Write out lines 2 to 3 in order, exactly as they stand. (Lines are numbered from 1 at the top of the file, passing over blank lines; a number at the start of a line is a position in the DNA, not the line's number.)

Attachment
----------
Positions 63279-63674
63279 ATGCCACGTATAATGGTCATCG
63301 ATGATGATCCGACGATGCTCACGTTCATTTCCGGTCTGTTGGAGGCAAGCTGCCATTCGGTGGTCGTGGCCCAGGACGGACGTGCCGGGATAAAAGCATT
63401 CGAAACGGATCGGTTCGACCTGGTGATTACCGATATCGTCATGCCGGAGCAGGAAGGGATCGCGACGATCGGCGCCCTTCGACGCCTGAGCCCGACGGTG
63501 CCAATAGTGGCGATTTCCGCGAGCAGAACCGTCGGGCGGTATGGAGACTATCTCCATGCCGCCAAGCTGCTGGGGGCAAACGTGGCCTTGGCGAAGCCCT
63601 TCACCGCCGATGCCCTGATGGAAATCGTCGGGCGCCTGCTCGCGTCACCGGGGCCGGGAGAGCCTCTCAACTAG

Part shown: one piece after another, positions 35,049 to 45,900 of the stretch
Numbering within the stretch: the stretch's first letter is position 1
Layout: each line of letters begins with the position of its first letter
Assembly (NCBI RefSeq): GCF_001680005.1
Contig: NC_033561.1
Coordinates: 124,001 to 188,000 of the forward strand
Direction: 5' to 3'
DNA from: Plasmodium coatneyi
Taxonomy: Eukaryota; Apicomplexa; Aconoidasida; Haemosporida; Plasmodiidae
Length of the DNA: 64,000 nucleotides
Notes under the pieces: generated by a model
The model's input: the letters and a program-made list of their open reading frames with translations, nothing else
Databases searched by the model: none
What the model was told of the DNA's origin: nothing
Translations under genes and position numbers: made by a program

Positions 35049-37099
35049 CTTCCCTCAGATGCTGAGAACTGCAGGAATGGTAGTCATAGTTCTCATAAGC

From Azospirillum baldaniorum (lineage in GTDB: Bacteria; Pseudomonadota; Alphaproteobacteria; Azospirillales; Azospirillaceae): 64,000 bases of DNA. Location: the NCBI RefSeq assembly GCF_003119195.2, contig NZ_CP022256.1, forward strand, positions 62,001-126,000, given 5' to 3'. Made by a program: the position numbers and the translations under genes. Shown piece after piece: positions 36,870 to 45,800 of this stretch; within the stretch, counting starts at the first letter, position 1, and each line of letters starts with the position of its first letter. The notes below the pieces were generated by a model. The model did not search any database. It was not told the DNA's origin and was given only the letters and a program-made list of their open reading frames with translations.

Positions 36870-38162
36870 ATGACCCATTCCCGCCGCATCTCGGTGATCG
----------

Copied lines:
63279 ATGCCACGTATAATGGTCATCG
63301 ATGATGATCCGACGATGCTCACGTTCATTTCCGGTCTGTTGGAGGCAAGCTGCCATTCGGTGGTCGTGGCCCAGGACGGACGTGCCGGGATAAAAGCATT